In all religions that ever existed, there is a soul and a God - two intangible things. From physics we know that there is no difference between a particle without the electrical charge, mass and energy and a non-existing particle - neither of them can affect anything in the universe. And supposing the chemical and physical properties of brain don't somehow bring the molecules to life, it isn't a physical thing that could affect anything.

How can res cogitans and res extensa interact?

  • 6
    Through the pineal gland, obvs
    – Joseph Weissman
    Sep 14 '14 at 15:20
  • 4
    All religions? Clearly you haven't studied enough religions.
    – Dave
    Sep 14 '14 at 16:42
  • @Ransack Minimally God - that is even the best definition of religion, we don't need soul for this.
    – Probably
    Sep 14 '14 at 16:45
  • 1
    Joseph Weissman actually gave you the answer - Descartes' answer to that problem. And the answer is (as you pointed out) a joke. But Descartes really never came up with a better answer. It is a tough problem to his theory. One might say, he never solved it.
    – Einer
    Sep 14 '14 at 16:52
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    This appears to be the thorny question of the relationship between the observer and the observed, a question so problematic for modern physics.
    – nwr
    Sep 14 '14 at 21:36

In all religions what ever existed there are soul and God

Hinduism doesn't have 'God'; it does have Brahman, which is sometimes identified with it; since in this sense it is a monotheistic aspect of Hinduism, as for example exemplified in the Upanishads; but this doesn't mean the same thing. For example the Catholic doctrine of the Trinity as a description of God is not found in Hinduism.

Nor is the Hindu concept of soul atma similar; in Advaita Vedanta (non-dualism), an Indian philosophical school, the atma is identical with Brahman; in Dvaita Vedanta distinguishes, at least partly between the two.

Still, in a broad sense you are right; one can distinguish notions in most religions that correspond in some sense with the distinction that you make.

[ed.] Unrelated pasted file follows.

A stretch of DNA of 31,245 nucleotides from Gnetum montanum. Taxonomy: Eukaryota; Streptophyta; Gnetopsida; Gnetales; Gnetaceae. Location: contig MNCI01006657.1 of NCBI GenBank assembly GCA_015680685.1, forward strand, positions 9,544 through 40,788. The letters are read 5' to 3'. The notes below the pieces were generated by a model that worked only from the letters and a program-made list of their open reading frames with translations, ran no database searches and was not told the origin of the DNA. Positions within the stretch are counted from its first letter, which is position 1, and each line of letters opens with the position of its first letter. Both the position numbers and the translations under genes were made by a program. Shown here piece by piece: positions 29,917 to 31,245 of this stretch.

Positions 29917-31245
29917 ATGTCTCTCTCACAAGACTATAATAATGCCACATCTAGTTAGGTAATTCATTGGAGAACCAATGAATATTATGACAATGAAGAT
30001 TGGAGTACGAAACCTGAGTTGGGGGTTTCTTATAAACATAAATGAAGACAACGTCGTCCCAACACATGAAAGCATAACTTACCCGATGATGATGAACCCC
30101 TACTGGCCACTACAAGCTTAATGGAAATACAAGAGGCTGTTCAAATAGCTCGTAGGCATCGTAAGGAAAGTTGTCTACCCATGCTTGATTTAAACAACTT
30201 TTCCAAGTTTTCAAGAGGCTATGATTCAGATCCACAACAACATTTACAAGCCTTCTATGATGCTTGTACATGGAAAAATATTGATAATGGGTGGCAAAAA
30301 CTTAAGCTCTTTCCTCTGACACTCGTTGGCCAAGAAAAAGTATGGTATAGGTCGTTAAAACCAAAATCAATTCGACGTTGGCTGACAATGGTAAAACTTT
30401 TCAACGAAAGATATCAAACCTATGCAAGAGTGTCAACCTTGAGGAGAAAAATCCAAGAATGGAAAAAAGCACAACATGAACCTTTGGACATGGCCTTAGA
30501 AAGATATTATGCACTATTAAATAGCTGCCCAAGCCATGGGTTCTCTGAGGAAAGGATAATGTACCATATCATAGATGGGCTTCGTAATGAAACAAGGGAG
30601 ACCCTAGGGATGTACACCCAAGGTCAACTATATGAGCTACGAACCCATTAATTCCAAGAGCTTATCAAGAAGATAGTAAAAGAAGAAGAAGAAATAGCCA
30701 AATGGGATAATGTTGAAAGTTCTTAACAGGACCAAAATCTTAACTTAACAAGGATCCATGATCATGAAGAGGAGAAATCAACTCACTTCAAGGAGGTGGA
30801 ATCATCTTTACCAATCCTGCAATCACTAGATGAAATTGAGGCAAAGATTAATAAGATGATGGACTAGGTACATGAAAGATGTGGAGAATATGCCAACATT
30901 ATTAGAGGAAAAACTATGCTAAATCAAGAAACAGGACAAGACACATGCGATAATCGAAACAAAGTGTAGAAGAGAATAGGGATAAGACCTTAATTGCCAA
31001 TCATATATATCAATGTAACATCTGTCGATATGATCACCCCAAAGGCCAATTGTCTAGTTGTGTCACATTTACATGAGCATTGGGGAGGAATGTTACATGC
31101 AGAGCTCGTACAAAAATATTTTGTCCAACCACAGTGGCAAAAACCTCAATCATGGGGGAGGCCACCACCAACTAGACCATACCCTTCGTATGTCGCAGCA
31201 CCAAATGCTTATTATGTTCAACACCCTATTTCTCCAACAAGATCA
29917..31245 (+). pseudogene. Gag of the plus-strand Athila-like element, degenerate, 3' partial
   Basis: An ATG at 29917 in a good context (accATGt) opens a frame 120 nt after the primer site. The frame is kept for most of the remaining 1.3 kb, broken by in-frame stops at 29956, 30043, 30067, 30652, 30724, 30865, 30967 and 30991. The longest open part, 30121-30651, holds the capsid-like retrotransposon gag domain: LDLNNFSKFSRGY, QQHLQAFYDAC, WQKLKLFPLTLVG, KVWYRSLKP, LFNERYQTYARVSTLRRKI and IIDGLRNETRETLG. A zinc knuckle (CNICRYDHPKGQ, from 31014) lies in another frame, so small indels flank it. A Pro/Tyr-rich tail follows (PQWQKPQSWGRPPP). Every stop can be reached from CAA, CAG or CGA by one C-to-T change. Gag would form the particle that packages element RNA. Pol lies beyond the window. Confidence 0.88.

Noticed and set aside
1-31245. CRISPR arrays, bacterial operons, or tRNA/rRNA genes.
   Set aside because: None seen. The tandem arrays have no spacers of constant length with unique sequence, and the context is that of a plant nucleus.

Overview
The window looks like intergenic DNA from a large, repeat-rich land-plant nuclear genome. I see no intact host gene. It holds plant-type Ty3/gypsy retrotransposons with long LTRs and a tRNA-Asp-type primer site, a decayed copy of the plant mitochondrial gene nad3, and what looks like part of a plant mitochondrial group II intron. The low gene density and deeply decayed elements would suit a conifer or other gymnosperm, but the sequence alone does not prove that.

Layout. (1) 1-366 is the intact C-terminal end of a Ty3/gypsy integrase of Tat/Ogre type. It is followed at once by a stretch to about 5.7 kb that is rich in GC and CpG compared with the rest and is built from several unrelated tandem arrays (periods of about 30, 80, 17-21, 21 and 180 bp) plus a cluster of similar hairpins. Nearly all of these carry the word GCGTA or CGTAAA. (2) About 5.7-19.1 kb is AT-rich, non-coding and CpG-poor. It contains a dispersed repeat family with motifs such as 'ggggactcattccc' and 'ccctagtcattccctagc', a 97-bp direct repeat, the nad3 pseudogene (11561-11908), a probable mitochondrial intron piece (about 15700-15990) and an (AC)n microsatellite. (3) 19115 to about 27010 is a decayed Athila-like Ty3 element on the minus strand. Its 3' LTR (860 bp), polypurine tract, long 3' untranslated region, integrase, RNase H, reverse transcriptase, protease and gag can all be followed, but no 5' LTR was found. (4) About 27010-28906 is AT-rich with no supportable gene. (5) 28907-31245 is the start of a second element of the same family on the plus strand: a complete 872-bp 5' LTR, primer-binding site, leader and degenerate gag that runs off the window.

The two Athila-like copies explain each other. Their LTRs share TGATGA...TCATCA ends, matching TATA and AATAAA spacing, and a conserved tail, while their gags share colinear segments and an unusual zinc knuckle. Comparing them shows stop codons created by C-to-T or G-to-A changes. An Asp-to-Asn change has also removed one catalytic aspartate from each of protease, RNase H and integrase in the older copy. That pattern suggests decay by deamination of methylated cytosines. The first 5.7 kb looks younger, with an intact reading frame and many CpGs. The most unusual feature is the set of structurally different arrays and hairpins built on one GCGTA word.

From physics we know that there is no difference between particle without eletrical charge, gravity, mass and energy and non-existing particle - both of them can affect the universe as well - they can not.

Sure: In the physical sciences; one aspect of truth( and a large part of it) is instrumental; we know a particle exists when it has an effect; and by depriving them of charges - electric or gravitational; so that they do not interact with anything; it can't be distinguished from a particle that is not there at all.

What you receive better: a universe in which God has no ability to affect anything or universe in which anything does not make sense, because something without any physical properties can not influence anything.

This appears to be a personal declaration disguised as a rhetorical question

How can interact res cogitans and res extensa?

There are quite a number of different theories. Descarte wrote in Passions of the Soul, his last book that:

We need to recognize that the soul is really joined to the whole body, and that we cannot properly say that it exists in any one part of the body to the exclusion of the others.

For the body is a unity which is in a sense indivisible because of the arrangement of its organs, these being so related to one another that the removal of any one of them renders the whole body defective.

And the soul is of such a nature that it has no relation to extension, or to the dimensions or other properties of the matter of which the body is composed: it is related solely to the whole assemblage of the body's organs.

This is obvious from our inability to conceive of a half or a third of a soul, or of the extension which a soul occupies. Nor does the soul become any smaller if we cut off some part of the body, but it becomes completely separate from the body when we break up the assemblage of the body's organs”

This conclusion (if not the argument) was already in St Augustine, in his book On the Trinity:

In each body the whole soul is in the whole body, and whole in each part of it

For Descarte the soul is not the principle of life; but the principle of thought. Taking into all his other account, at least twelve other different accounts of his solution to the mind-body problem has been put forward.


For monists, such as Plotinus or Spinoza, they are but different versions of the same essence. Plotinus for example would hold the res extensa to be "gross spirit", and the res cogitans to be "rarefied matter". In other words, both would spiritual/material, just on a spectrum. For Spinoza too, they are simply different descriptions of the same thing: God. They are the two accessible substances (for humans), but Spinoza does not mean to imply that they are the only ones.

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